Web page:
Social Software and Educational Technology: Informal, Formal and Technical Values

By Pereira, Roberto; Baranauskas, M. Cecilia C. et al. | Educational Technology & Society, January 2013 | Go to article overview

Social Software and Educational Technology: Informal, Formal and Technical Values


Pereira, Roberto, Baranauskas, M. Cecilia C., da Silva, Sergio Roberto P., Educational Technology & Society


Introduction

The Web 2.0 was a milestone in the development of rich and innovative web systems in terms of interactivity, enabling the emergence of the so-called social software (e.g., social networks, wikis, and social bookmarking). Social software is frequently cited as determinant of transformations that are changing the way people relate to digital technology (Pereira et al., 2010). Twitter[R], Facebook[R] and Youtube[R] are examples of how information and communication technology (ICT) has pervaded every aspect of people's personal and social life. This kind of system is used not only at home, but also in workplaces, public organizations, and schools for several purposes, via different devices and with far-reaching consequences.

Sellen et al. (2009) assert that we now live with technology, not just use it. What this means is that a broad set of factors that range from emotion, affect, sociability and human values, to issues of scalability, security and performance, have changed the interaction between people and computers. In fact, interactions have assumed new dimensions and cannot be addressed only as being task-oriented. The concepts we mentioned above, such as human values, motivation, pragmatics, emotion, and affect, that were traditionally left on the margin of approaches to computer systems development, need to be moved to the centre in order to develop systems aligned with the new demands of a society mediated by ICT (Harrison et al., 2007).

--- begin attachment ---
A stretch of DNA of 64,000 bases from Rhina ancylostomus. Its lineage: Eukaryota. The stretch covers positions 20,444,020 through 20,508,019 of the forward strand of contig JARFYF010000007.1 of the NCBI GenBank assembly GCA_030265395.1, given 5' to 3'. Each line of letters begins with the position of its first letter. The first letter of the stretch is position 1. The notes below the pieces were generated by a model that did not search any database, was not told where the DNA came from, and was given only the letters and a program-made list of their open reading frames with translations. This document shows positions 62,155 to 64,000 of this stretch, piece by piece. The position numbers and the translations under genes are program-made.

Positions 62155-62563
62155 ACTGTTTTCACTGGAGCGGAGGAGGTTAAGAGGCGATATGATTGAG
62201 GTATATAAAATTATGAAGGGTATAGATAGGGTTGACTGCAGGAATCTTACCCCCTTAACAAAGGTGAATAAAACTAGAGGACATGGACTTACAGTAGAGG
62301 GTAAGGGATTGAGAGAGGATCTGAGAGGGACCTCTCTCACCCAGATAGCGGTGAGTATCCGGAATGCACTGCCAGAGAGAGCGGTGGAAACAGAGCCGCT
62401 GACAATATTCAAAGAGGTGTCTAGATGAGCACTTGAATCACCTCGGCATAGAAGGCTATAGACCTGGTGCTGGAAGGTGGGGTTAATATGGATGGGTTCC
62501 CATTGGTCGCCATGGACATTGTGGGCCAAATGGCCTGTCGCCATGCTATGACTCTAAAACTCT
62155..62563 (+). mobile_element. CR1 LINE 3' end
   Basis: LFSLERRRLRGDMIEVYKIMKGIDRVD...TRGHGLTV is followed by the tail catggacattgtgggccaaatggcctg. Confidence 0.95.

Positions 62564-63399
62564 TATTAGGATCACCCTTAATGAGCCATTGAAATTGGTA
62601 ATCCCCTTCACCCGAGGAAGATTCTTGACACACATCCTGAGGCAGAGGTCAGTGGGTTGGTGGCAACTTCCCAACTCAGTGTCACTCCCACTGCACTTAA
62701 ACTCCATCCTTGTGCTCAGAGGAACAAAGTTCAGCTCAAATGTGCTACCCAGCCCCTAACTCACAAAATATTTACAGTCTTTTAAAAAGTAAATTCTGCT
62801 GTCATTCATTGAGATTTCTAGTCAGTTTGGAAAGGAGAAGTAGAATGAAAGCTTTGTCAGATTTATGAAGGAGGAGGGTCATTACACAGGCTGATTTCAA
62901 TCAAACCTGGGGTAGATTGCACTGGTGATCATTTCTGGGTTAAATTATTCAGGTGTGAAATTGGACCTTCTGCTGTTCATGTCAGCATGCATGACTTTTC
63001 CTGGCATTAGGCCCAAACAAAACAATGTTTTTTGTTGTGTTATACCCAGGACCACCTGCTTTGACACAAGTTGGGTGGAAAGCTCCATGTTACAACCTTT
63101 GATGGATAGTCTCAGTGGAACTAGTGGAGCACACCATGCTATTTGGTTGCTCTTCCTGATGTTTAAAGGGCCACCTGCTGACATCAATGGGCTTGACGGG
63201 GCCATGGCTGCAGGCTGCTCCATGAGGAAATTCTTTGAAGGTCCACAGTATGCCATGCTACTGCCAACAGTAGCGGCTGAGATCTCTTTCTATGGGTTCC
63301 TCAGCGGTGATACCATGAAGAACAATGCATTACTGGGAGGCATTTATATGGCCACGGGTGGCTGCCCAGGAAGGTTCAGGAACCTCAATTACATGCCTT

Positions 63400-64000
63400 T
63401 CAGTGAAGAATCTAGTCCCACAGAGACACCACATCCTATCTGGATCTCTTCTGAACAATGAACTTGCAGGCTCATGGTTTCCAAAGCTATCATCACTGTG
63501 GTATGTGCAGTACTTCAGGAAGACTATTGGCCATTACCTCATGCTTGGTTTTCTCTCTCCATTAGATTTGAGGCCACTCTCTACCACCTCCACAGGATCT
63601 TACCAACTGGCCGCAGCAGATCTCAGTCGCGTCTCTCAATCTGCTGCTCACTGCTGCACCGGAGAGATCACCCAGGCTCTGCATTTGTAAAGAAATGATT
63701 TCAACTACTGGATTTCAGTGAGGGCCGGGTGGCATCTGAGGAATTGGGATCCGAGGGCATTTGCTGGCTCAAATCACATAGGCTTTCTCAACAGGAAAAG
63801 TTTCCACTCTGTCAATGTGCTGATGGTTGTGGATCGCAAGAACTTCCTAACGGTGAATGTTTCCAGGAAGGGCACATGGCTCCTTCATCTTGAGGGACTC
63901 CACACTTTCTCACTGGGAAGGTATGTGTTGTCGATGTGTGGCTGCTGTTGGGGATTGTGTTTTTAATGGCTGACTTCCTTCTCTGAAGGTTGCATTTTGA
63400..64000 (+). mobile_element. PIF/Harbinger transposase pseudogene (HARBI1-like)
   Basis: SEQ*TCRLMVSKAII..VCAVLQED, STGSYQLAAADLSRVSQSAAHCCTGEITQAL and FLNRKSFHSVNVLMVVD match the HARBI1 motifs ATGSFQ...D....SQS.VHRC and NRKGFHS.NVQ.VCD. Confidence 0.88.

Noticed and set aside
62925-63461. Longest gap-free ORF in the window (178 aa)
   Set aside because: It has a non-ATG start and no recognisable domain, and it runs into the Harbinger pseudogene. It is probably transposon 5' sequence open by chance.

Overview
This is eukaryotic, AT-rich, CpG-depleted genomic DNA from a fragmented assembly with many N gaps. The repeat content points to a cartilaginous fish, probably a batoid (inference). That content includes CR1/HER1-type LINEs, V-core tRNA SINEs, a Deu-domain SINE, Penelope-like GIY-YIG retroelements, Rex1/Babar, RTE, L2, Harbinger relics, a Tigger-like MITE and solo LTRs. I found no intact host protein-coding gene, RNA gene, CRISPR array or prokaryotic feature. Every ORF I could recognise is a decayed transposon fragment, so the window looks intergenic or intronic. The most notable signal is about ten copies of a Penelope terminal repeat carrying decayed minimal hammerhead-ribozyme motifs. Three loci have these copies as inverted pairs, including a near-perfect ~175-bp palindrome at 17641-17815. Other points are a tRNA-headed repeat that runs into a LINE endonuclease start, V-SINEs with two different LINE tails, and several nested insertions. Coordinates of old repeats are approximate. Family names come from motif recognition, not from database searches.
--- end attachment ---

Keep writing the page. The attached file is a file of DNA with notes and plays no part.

Authors such as Chatti et al. (2007), Dalsgaard (2006), Dron (2007), and Klamma et al. (2007), discuss the adoption and use of social software to promote social interaction for both informal learning and distance learning--traditionally centered on Learning Management Systems (LMS). Although these authors have different approaches, and focus on different aspects of the integration between informal and formal learning, they are congruent in suggesting social software as a technical solution for this issue. However, as social software remains a quite unexplored topic by the research community, the understanding of such a complex integration still demands further investigation.

The concept of social software, and the changes and challenges it brings, are being discussed in the literature and through informal discussions in forums and blogs since mid 2004. In Pereira et al. (2010), we presented a review and compilation of discussions indicating the need for a paradigm shift in the way we understand and design social software. As social software, and web applications in general, are available worldwide, we argue that the various elements should be understood as values bounded to cultural aspects of people, groups, organizations, and their environments, which are manifested in the informal, formal, and technical levels of information. As a challenge, we pointed out the need for studies, investigations, and theories to support understanding and placing values at the core of the analysis and design of social software.

According to Rokeach (1973), the value concept seems to be able to unify the apparently diverse interests of the sciences concerned with human behavior. Boyd (2007) asserts that social software is all about the new in web applications, but the new is more related to people's behavior than to the technology itself. Social software introduces many complex issues that pervade every aspect of people's lives, representing opportunities and challenges, benefits and drawbacks, democracy and exclusion. Therefore, taking into account values in social software design is among the most complex scenarios we are facing nowadays. If we consider the design of the systems previously cited, there is little concern for human values such as privacy, reputation, autonomy, among other cultural aspects (e.g., beliefs, behavioral patterns). An evidence of such negligence of the social aspects of these applications, users have been inadvertently serving as beta testers of applications as well as subjects of implicit behavioral experiments to identify the viability of a resource or product. …

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